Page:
How do you safely apply a technology that draws from everything and can generate anything?
That is the question companies and industries around the world are facing when integrating generative artificial intelligence (AI) tools into their workflows and processes.
That sentiment was confirmed in the latest PYMNTS Intelligence report, which showed that 4 in 5 legal professionals believe generative AI will create “transformative efficiencies” in the legal sector alone.
“A lot of legal professionals view [AI] the same as any other tool that can enhance their efficiency, going back to the word processor,” Sarkissian said.
“There’s been technology in the legal field for a long time now,” he added.
But AI is unlike other technologies. And its applications are not merely about automating mundane tasks but empowering legal professionals to be more analytical and productive.
This brings both opportunities and risks.
“The devil is in the details, and it’s in how you use AI and are transparent around it,” Sarkissian said. “AI is a unique tool that needs to be shown and exposed to the end customer.”
The same PYMNTS Intelligence found that 72% of lawyers doubt their industry is ready for generative AI, and just 1 in 5 believe that the advantages of using AI surpass the disadvantages.
Sarkissian noted the intrinsic divide between individuals and firms, emphasizing that individual practitioners might feel threatened initially by technologies that they have heard could potentially replace them.
“Once they start using the technology, that feeling goes away,” he said. “They see how AI makes their job more efficient … and, if anything, new technologies create new frontiers of law.”
He drew a parallel to other industries, such as accounting, where technology initially raised concerns about job displacement but ultimately led to the emergence of new, more strategic roles.
“From lawyers, to doctors, to accountants, the role [when combined with AI] becomes more about making high-level judgment calls and strategic recommendation,” Sarkissian said.
While firms look to navigate the implications, challenges and potential strategies for harnessing the power of AI in the legal domain, sometimes the most important first step is just taking the first step and playing around with AI.
“Lawyers should first play with the tools and see not just what they can do, but also what their shortcomings are,” Sarkissian said. “At the end of the day, a lawyer is responsible for fact defense and knowledge of the law. … If you use a calculator and it told you 10 times 10 is 7,000, then you know not to use that calculator.”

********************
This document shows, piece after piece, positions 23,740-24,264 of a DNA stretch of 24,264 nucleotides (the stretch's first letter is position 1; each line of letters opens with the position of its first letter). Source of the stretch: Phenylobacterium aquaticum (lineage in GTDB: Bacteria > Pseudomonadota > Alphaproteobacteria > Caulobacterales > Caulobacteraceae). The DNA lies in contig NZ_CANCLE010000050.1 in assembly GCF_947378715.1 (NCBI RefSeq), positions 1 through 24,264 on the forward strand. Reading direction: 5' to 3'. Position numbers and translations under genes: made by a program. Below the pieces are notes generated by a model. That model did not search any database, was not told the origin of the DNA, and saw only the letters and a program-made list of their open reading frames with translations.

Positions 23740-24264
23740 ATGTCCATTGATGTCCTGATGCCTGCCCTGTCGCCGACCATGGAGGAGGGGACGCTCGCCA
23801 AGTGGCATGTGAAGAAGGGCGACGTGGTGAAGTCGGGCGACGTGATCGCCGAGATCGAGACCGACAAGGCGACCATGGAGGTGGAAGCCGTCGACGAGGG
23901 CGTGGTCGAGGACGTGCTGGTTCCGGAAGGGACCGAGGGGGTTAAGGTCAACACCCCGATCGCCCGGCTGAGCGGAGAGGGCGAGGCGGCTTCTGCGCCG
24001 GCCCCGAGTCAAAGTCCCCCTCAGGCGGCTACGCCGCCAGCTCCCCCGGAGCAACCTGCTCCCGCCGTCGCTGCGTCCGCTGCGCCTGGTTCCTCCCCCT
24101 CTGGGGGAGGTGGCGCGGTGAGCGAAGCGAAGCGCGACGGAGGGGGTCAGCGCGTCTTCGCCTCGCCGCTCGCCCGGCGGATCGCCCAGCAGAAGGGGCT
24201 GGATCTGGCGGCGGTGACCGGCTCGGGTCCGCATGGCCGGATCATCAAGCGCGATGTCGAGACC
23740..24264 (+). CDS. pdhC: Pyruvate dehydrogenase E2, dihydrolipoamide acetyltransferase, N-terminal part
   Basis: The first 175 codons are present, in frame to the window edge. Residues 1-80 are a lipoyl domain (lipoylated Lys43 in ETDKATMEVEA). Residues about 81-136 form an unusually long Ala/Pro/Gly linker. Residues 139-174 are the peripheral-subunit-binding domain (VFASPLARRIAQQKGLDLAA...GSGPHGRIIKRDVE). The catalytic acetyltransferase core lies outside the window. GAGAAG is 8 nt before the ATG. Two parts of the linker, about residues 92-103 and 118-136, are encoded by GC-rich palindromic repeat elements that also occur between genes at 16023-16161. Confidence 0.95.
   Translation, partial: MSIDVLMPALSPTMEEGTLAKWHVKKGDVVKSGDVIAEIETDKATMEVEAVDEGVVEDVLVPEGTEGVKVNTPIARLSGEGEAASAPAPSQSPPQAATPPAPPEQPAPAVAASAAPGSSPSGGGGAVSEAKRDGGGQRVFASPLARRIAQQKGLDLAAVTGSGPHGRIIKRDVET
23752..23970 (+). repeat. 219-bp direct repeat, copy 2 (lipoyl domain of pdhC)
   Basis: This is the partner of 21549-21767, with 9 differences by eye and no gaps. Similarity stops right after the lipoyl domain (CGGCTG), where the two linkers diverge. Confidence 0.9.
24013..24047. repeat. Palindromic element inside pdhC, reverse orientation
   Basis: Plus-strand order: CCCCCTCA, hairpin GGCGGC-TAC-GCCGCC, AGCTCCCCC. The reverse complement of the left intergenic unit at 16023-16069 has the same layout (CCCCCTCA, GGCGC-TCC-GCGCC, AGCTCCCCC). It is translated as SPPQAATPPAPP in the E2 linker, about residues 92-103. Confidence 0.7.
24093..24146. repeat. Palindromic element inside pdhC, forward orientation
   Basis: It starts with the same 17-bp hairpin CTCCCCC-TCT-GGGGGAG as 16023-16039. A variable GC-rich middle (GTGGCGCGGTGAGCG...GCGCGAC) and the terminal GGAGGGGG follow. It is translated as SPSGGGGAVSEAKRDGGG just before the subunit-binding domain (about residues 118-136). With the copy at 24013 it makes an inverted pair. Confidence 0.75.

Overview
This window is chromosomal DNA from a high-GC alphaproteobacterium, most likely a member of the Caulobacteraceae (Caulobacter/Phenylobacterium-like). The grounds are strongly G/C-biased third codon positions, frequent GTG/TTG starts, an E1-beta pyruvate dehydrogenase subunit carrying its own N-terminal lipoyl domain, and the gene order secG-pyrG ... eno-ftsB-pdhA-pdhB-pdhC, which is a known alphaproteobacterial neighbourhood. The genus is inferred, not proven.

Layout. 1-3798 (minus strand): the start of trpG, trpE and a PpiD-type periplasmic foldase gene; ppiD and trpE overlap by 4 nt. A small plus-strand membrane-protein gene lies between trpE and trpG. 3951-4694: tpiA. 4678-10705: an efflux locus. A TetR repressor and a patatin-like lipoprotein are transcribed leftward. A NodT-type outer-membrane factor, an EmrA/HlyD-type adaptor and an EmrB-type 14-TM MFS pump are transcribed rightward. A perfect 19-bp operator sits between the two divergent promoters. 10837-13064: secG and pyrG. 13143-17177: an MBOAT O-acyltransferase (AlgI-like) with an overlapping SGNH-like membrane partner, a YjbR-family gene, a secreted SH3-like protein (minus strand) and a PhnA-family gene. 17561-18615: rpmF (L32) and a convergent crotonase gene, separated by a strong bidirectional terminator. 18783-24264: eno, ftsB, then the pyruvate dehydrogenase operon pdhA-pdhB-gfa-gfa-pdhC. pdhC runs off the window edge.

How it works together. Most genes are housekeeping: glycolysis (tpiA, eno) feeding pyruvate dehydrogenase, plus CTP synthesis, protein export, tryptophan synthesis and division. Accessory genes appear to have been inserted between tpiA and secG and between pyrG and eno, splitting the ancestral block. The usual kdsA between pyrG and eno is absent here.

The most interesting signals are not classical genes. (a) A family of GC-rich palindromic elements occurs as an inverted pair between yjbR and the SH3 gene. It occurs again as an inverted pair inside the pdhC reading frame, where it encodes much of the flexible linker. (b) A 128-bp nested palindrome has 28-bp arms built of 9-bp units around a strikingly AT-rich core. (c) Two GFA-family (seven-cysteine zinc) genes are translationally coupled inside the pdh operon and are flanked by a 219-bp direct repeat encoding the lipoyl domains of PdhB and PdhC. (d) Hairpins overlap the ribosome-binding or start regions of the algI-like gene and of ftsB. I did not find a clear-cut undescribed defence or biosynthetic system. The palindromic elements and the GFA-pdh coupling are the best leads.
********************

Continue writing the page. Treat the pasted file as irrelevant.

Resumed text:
While AI tools can speed up processes, legal professionals must maintain their roles as final arbiters, ensuring that the information presented is accurate and aligns with legal standards. The goal is to view AI tools as complementary, not end-to-end final answer ecosystems.
Sarkissian also stresses the need for transparency in the use of AI tools. Legal professionals should be explicit about when AI is involved in decision-making or document creation. This transparency extends to the end clients, fostering trust and allowing for a more informed relationship between lawyers and those they serve.
“If an element in a legal document was generated by AI, it should be noted — forced to be noted — and tracked throughout the system,” he said. “Just like a lawyer can be in legal jeopardy for their work, so should an AI system be. The client should be able to say, ‘Hey, not only you, Mr. Lawyer, have done this wrong, but this system also has done something wrong.’”
“I think that will mitigate the fear that some have in using AI tools, and it will also make the AI tool providers more accountable,” Sarkissian added.
Compounding the challenges of preparing the legal industry for effective and responsible use of AI is the lack of industrywide consensus about how to govern generative AI more broadly.
“I wouldn’t rely on the vendors to necessarily set the rules,” he said. “It may need a combination of the bar association and even the outcome of legislation where AI was wrongly applied.”
Potential regulatory measures to ensure the ethical use of AI in the legal domain could include setting standards for accuracy and safety in AI outputs, akin to safety standards for other tools and technologies, Sarkissian said.
Ultimately, whether through self-regulation by legal bodies or a federal apparatus, establishing minimum safety standards for AI outputs could mitigate risks and reassure both legal professionals and clients.
Sarkissian also noted that another potential danger lies in the prevalence of AI-generated legal documents, which could endanger consumers looking to save money on a boilerplate document or contract and receiving something that is “junk.”
“The industry needs to identify which are the most effective tools and also be vocal about telling consumers to use them at their own peril,” he said. “There’s always some benefit to having an actual lawyer look things over.”
As the legal industry navigates the evolving landscape of AI, Sarkissian outlined three steps for ensuring a smooth integration: embrace tools and engage with and identify the AI tools that best suit their needs; educate the market by transparently communicating the role of AI in document creation and decision-making processes, as well as being clear about its benefits and limitations; and engage with legislators around the development of regulations.
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